Like many public education supporters, Sarah Mondale and Vera Aronow became increasingly concerned in the last decade about attacks on public schools and teachers. They decided to do something about it. The result, five years in the making, is their documentary, Backpack Full of Cash.
Narrated by Matt Damon, the film explores the growing privatization of public schools, especially in urban districts serving predominantly students of color, and how such privatization starves public schools of needed resources. Filmed in Philadelphia, New Orleans, Nashville, and other cities in 2013-14, the film focuses primarily on the effect of privately run charter schools and, in New Orleans, publicly funded vouchers for private religious schools. It also touches on issues such as the obsession with standardized tests and attacks on teacher unions.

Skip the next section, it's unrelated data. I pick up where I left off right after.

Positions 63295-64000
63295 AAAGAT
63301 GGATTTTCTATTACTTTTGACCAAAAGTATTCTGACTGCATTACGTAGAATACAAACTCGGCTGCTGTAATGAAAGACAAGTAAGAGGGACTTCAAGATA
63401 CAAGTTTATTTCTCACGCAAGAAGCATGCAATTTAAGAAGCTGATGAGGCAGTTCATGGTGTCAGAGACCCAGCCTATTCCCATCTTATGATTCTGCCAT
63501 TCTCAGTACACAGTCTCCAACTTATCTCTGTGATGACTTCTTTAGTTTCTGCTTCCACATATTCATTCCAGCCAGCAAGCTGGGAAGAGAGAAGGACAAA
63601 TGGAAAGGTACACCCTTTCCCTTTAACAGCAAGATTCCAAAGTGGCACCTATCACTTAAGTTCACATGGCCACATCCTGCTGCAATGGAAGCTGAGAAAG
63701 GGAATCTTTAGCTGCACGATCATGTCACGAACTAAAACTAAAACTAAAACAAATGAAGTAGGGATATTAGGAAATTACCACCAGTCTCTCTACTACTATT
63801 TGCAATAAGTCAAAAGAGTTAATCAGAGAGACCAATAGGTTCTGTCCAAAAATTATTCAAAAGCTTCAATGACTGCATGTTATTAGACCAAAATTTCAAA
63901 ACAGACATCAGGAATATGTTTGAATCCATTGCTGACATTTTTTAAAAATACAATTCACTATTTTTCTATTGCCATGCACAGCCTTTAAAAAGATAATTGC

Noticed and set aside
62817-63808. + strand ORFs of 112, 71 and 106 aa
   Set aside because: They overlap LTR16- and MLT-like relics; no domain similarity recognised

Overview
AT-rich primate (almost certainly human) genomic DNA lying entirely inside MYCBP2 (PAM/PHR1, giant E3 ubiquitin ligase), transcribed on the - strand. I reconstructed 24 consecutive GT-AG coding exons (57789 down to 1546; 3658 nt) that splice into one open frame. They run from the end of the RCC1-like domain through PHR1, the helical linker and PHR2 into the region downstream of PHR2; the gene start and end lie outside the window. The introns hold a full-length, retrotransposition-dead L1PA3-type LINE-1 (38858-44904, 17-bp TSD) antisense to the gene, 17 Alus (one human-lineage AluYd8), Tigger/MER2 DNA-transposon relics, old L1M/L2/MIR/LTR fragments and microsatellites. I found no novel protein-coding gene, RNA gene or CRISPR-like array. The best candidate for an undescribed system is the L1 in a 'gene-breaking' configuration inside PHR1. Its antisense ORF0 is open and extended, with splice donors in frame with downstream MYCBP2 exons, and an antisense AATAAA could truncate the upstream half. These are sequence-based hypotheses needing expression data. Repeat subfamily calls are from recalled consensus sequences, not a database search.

Rethinking Schools, in conjunction with Aronow and Mondale and with support from the Schott Foundation for Public Education, developed a downloadable 24-page discussion guide for the film. In addition to discussion questions, the guide includes background information, resources, and a special Frequently Asked Questions section, “Charters, Vouchers, and Public Schools,” which addresses common confusions about the causes and effects of privatization. The guide and stand-alone FAQ are available at rethinkingschools.org/backpack-full-of-cash. For a list of upcoming screenings, or to rent the film, check out the film’s website backpackfullofcash.com.